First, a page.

I usually take a photo-a-day to post on Darien Libary's social media, but while walking along Main Street this morning, this selection of non-fiction titles caught my eye. Thus I decided to create this booklist so you can directly request these particular titles instead of just looking at a photo!
Share your favorite non-fiction book in the comments?
Tell the Wolves I'm Home by Carol Rifka Brunt. This is a wonderfully written book about love and loss . June loves her Uncle Finn who is dying from aids in the 1980's when people did not know much about the disease or were open to different lifestyles. Her mother, Finn's sister, refuses to let her family be around her brother's lover who she blames for giving her brother aids. Uncle Finn and June have a wonderful relationship and June is devastated when he dies. She then meets his partner, Toby, and they form a special relationship to fill Finn's void in their lives. This book also explores sibling rivalry and family dynamics. This is a wonderful read.
Bring Up the Bodies by Hilary Mantel. This is the second of Hilary Mantel's trilogy exploring the life of Thomas Cromwell. In this book, Thomas Cromwell is plotting the replacement of Ann Boleyn with Henry VIII's new love interest Jane Seymour. The book chronicles the last nine months of Ann's life and concentrates on her trial and death. This story is familiar to all of us but in Miss Mantel's hand it is a page turner.
Burn Down The Ground: A Memoir by Kambri Crews. Crews tells the story of growing up as a Child of Deaf Adults in rural Texas. She tells the story of growing up with her quiet, loving mother who is working hard to support her family, while her father is an abusive alcoholic who is slowly destroying the family. She struggles to find a balance between the two worlds while trying to find a niche for herself.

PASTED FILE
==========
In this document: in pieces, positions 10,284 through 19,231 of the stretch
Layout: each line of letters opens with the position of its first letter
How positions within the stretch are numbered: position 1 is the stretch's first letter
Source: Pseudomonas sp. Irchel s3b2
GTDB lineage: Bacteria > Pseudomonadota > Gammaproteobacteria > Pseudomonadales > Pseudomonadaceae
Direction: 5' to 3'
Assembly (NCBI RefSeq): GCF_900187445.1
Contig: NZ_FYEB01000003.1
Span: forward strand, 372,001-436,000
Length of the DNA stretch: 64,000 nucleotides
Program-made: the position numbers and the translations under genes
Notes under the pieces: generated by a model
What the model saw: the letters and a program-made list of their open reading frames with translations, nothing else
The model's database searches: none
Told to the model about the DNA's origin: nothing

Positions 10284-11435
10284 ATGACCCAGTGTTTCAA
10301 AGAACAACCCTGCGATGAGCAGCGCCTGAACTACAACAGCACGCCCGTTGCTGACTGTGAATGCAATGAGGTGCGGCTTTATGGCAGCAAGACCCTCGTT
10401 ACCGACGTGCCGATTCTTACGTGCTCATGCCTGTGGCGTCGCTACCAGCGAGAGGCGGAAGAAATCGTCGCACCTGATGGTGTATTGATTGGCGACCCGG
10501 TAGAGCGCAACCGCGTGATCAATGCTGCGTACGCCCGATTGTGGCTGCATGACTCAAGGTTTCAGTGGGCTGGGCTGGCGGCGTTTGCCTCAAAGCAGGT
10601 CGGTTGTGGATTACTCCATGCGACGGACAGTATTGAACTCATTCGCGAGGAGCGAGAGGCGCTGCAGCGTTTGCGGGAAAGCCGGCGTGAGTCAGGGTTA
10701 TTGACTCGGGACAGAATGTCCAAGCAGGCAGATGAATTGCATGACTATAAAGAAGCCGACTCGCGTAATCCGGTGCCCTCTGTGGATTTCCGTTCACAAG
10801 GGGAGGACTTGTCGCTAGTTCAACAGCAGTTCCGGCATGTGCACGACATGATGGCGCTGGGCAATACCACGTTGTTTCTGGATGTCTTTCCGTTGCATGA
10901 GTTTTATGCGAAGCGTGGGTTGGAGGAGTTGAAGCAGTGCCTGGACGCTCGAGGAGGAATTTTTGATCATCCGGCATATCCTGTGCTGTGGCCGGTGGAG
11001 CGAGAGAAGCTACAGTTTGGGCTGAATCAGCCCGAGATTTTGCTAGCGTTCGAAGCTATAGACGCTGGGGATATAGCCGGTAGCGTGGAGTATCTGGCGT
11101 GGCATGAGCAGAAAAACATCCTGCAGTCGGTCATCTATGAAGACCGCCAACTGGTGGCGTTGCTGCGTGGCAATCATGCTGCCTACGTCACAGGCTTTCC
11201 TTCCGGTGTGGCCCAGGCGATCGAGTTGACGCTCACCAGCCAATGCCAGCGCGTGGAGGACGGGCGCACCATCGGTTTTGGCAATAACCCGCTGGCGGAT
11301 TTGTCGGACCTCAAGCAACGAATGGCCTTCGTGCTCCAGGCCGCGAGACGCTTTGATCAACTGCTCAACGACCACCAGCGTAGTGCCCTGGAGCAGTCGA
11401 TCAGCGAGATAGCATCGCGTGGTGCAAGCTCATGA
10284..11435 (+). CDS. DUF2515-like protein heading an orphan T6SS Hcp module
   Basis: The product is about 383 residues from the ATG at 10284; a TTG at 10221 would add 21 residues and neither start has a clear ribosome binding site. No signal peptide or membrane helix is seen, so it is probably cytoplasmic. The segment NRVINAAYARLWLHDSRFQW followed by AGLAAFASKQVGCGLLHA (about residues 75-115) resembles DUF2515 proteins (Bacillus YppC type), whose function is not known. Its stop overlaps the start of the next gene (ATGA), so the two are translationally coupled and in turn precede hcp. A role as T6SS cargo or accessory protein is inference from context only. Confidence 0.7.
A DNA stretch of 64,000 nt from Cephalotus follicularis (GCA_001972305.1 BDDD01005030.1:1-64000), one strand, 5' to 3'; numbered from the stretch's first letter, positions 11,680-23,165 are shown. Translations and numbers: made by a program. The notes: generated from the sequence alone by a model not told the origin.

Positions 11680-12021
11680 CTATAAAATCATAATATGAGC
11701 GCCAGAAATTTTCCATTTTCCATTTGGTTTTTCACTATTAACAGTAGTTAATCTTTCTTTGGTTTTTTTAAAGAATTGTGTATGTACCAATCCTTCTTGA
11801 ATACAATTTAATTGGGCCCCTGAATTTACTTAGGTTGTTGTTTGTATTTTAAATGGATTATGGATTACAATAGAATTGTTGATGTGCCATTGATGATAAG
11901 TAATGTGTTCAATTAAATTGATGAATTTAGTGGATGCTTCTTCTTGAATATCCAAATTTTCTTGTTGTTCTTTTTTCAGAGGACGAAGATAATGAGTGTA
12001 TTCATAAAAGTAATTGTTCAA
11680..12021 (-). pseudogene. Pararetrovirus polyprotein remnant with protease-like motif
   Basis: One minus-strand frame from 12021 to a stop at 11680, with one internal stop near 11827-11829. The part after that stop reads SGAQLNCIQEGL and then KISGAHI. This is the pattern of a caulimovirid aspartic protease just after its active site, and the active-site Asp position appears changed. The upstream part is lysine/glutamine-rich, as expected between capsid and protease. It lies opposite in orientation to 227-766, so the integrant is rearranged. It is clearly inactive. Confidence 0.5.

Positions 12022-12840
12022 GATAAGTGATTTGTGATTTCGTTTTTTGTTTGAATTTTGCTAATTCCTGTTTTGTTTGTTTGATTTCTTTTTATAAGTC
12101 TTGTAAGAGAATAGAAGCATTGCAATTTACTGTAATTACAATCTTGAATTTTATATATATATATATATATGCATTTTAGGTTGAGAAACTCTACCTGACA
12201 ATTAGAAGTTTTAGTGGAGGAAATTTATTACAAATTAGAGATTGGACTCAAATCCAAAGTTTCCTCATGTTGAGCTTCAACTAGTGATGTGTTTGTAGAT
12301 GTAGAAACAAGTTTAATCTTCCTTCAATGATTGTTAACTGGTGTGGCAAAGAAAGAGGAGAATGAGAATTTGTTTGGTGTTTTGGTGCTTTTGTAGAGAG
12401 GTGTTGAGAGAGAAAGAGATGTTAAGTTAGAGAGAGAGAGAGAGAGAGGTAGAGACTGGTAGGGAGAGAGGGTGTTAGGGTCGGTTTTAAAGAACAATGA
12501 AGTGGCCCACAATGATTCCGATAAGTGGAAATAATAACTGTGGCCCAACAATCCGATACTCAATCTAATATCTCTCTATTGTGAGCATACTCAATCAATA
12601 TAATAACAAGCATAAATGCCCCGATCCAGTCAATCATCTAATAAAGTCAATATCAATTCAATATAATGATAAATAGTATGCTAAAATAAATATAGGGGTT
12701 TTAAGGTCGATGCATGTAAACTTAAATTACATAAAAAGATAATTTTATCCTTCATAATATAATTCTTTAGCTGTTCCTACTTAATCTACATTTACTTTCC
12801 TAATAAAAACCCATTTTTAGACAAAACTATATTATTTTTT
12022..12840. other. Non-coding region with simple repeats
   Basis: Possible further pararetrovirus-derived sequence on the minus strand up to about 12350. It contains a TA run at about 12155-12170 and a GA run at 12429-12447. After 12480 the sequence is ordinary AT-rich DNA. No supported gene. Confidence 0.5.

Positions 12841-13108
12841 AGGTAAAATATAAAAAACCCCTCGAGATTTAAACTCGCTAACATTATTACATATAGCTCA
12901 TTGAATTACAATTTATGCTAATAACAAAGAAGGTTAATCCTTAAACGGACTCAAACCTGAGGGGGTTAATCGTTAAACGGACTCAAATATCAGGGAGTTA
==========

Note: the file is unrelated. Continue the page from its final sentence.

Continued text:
ParaNorman by Elizabeth Cody Kimmel. Norman Babcock is not like the other children, in fact, he is reminded daily by everyone around him about how different he is. Norman is able to see and speak to ghosts, fun right? One day, his great uncle Prenderghast informs him that he needs to use his ability to keep the Blithe Hollow Witch asleep. Seems simple, until he realizes that something has gone awry with his plan and now the earth is shifting beneath him. I thoroughly enjoyed reading this book.
Guilt by Degrees by Marcia Clark
Marcia Clark is best known for her work as head prosecutor during the O.J. Simpson trial. This is her second book involving her character District Attorney Rachel Knight. In her first book Guilt by Association, Knight's colleague is found dead at a crime scene and she must take over a high profile rape case. Instead, she grows more entangled with the circumstances surrounding the death of her colleague. In this follow up, Knight is asked to take on the case of a murdered homeless man. Just as she loses hope in finding any leads, clues are uncovered that link this murder to events in her first book. Marcia Clark certainly knows her way around the courtroom, but this novel gets us out of there and onto the streets of L.A.
Night Watch by Linda Fairstein
All this week, I've been waking up and thinking to myself Live this day like you're Alexandra Cooper. This is the 14th book in Linda Fairstein's popular Alexandra Cooper series. While on vacation in France with her restauranteur boyfriend Luc, Alexandra "Coop" Cooper is called back to New York to assist in a rape case involving an international banker. Meanwhile, back in France, the police in Luc's small village are trying to uncover the facts surrounding the death of a young woman who used to work for Luc. Can Luc be trusted? Is the international banker guilty? We'll have to read to find out.
Destiny of the Republic by Candice Millard